Airing Dirty Laundry in the Public Square: an Examination of Public Complaining

“Customer created complaining websites” (CCCW’s) are a potentially serious threat to brands. At least 50% of Fortune 1,000 companies have been targeted by CCCW’s. Extant studies provide useful descriptions, but surprisingly, related empirical research does not exist. This paper attempts to fill this gap by empirically investigating effects on consumers’ behavioral intentions, and the potential protection of strong branding. Results indicate a significant interaction between exposure to CCCW and strong branding, suggesting that CCCW’s reduce consumer perceptions, but strong brands offer some protection. Consistent with reactance theory, if the targeted brand is among a consumer’s favorites, perceptions are ironically increased.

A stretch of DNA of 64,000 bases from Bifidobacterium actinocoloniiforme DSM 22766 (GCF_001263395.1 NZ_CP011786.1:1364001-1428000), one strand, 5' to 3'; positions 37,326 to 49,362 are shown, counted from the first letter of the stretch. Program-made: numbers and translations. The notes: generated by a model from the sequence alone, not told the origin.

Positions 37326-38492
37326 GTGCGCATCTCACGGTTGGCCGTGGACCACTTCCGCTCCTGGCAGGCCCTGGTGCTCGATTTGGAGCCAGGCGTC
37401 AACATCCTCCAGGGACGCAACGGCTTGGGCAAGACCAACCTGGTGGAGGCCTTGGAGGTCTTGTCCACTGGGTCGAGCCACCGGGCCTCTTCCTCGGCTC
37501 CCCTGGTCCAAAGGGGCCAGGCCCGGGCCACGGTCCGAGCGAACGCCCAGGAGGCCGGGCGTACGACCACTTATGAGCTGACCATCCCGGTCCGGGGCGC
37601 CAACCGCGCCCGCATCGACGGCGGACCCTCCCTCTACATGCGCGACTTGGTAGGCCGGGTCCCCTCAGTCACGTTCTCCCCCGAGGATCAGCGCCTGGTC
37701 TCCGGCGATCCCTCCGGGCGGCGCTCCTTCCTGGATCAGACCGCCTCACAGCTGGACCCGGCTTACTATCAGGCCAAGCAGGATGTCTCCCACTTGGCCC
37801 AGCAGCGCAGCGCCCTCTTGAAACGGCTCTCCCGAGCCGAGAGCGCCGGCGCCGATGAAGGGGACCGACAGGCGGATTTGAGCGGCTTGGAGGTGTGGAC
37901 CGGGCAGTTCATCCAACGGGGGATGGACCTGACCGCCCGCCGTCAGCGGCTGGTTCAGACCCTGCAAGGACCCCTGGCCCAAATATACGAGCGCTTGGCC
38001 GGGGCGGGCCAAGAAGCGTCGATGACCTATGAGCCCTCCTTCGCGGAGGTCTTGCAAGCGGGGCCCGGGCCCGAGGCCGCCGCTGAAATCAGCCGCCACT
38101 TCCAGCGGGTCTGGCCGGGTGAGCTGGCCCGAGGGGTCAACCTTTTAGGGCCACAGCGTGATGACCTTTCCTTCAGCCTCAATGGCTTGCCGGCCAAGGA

Citation:

Andrew Wilson, Michael Giebelhausen, and Michael Brady (2008) ,"Airing Dirty Laundry in the Public Square: an Examination of Public Complaining", in NA - Advances in Consumer Research Volume 35, eds. Angela Y. Lee and Dilip Soman, Duluth, MN : Association for Consumer Research, Pages: 1019-1021.

Authors

Andrew Wilson, Florida State University
Michael Giebelhausen, Florida State University
Michael Brady, Florida State University



Volume

NA - Advances in Consumer Research Volume 35 | 2008



Share Proceeding

Featured papers

See More

Featured

Why Do People Who Have More Enjoy Horror More?

Haiyang Yang, Johns Hopkins University
Kuangjie Zhang, Nanyang Technological University, Singapore

Read More

Featured

Ritual Scholarship in Marketing: Past, Present and Future

Cele Otnes, University of Illinois at Urbana-Champaign, USA
Linda Tuncay Zayer, Loyola University Chicago, USA
Robert Arias, University of Illinois at Urbana-Champaign, USA
Arun Sreekumar, University of Illinois at Urbana-Champaign, USA

Read More

Featured

R13. Brand Humanization: Applying Two Dimensions of Humanness to Brand

Mycah L Harrold, Washington State University, USA
Andrew Perkins, Washington State University, USA

Read More

Engage with Us

Becoming an Association for Consumer Research member is simple. Membership in ACR is relatively inexpensive, but brings significant benefits to its members.